A. Gilchrist, “Perceptual organization in lightness,” in Handbook of Perceptual Organization, J. Wagemans, ed. (Oxford University, 2014), pp. 391–412.

D. Laming, Sensory Analysis (Academic, 1986).

E. G. Heinemann, “Simultaneous brightness induction,” in Visual Psychophysics, D. Jameson and L. M. Hurvich, eds. (Springer-Verlag, 1972), pp. 146–169.

D. L. MacAdam, “Color-order systems,” in Color Measurement (Springer-Verlag, 1985), pp. 165–177.

P. Whittle, “The psychophysics of contrast brightness,” in Lightness, Brightness, and Transparency, A. Gilchrist, ed. (Erlbaum, 1994), pp. 35–110.

P. Whittle, “Contrast brightness and ordinary seeing,” in Lightness, Brightness, and Transparency, A. Gilchrist, ed. (Erlbaum, 1994), pp. 111–157.

T. N. Cornsweet, Visual Perception (Academic, 1970).

J. McCann and A. Rizzi, The Art and Science of HDR Imaging (Wiley, 2012).

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Figures (7)

Fig. 1.
Fig. 1. Plot of nEPD, the number of equal perceptible differences between ${L_b}$ and $L$, drawn as a function of $L$, with ${L_b}$ as a parameter. In this plot, $k=0.055$, corresponding to a 2 deg disk contrast; other values of $k$ alter the trajectory of nEPD (e.g., see Fig. 4).
Fig. 2.
Fig. 2. nEPD plotted versus contrast for bipartite-field data used by Seim and Valberg [17] to derive a Naka–Rushton equation. Thanks to T. Seim (personal communication, 2015) for his analysis and plotting, and for recent permission to publish this figure.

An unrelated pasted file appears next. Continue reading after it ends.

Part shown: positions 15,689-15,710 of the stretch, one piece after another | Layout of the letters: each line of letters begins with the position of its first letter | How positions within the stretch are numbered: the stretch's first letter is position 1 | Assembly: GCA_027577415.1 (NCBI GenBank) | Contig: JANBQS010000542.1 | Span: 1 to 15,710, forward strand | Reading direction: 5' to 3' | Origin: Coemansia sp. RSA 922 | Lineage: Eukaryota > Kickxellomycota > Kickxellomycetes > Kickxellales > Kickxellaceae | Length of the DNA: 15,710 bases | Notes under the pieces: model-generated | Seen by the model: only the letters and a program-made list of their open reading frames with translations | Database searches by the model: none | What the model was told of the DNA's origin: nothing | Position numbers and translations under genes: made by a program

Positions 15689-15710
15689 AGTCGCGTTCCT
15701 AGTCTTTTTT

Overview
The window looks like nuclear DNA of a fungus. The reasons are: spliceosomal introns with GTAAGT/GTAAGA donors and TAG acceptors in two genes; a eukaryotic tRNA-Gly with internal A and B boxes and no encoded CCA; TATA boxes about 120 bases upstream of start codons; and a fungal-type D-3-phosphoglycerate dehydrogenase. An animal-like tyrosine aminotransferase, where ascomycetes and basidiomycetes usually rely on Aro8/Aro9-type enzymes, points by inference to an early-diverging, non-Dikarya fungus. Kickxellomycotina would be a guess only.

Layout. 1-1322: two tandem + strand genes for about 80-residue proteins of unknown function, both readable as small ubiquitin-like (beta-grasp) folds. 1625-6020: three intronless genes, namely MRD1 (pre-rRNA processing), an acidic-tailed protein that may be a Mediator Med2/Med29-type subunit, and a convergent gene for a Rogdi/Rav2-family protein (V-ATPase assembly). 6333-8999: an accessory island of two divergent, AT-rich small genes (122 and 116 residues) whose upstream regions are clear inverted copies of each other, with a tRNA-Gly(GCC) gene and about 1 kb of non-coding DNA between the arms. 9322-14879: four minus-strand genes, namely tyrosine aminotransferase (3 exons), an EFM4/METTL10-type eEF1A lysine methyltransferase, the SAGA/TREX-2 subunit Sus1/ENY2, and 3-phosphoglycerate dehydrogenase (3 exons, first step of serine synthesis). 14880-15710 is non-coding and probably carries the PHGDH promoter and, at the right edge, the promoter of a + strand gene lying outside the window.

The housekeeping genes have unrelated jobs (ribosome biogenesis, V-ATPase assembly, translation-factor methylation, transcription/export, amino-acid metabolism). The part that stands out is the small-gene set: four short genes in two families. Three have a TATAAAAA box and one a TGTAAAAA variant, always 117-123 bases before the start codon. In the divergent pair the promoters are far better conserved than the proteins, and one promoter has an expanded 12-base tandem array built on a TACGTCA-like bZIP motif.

Fig. 3.
Fig. 3. Numerical simulation of the experiment of Leibowitz et al. [19]. Retinal background luminances (in various stimulus configurations) of a visual target (${\textbf T}$) were calculated two ways: (1) convolution of the intraocular PSF with the stimulus image and (2) ${L_b}$ from the Whittle formula, nEPD. The similarity of the two independent calculations (${L_b}$ from nEPD computed by the author versus ${L_b}$ from convolution computed by Professor Geunyoung Yoon at Flaum Eye Institute, University of Rochester) suggests that the effects of the stimulus configuration on the gray scale can be elegantly described as due to intraocular scattering of light within the image. The parameters of the graph are the angular separation between ${\textbf T}$ and an inducing field (${\textbf I}$) and the luminance of ${\textbf I}$. ${\textbf I}$ and ${\textbf T}$ are squares with sides 30 min (30’) of arc.